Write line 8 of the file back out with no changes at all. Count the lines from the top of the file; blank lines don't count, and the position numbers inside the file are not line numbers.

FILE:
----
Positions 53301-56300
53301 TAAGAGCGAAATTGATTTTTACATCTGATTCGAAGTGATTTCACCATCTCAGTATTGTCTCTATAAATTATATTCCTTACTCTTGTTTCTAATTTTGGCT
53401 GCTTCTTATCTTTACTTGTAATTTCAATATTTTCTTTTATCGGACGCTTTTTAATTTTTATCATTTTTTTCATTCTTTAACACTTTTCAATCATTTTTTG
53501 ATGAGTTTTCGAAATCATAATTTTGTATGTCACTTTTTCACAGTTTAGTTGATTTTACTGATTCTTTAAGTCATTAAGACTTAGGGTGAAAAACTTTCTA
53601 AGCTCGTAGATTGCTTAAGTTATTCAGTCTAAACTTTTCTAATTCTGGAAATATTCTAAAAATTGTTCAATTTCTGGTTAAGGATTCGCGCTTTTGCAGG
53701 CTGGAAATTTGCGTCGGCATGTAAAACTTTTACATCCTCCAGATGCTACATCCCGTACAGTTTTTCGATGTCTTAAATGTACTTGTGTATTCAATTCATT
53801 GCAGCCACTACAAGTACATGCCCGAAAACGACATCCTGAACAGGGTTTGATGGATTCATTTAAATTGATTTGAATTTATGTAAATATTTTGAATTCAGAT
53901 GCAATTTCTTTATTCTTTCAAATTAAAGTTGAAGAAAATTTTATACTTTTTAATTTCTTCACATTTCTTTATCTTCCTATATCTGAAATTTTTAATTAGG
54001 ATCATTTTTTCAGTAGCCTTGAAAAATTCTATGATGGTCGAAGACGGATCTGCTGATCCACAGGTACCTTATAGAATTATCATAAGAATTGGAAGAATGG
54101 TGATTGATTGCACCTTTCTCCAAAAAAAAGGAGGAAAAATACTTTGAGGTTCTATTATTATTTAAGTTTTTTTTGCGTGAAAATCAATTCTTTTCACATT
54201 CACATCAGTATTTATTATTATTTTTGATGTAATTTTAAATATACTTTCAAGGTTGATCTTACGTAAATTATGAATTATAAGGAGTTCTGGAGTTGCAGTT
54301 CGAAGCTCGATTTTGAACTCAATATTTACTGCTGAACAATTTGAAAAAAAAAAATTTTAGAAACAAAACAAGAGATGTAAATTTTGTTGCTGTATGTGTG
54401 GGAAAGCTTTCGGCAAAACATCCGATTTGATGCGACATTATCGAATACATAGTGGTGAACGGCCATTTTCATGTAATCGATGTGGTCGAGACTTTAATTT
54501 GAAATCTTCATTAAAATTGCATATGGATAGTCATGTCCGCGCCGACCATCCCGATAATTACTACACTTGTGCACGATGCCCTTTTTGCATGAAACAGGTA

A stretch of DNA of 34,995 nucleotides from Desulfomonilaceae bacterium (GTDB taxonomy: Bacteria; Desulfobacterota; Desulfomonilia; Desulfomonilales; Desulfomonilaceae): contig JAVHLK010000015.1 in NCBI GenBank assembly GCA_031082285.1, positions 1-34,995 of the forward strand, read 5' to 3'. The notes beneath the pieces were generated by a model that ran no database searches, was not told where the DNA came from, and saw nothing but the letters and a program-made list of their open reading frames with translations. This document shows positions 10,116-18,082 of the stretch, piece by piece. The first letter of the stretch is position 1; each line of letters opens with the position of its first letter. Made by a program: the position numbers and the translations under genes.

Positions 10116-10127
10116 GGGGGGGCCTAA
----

53901 GCAATTTCTTTATTCTTTCAAATTAAAGTTGAAGAAAATTTTATACTTTTTAATTTCTTCACATTTCTTTATCTTCCTATATCTGAAATTTTTAATTAGG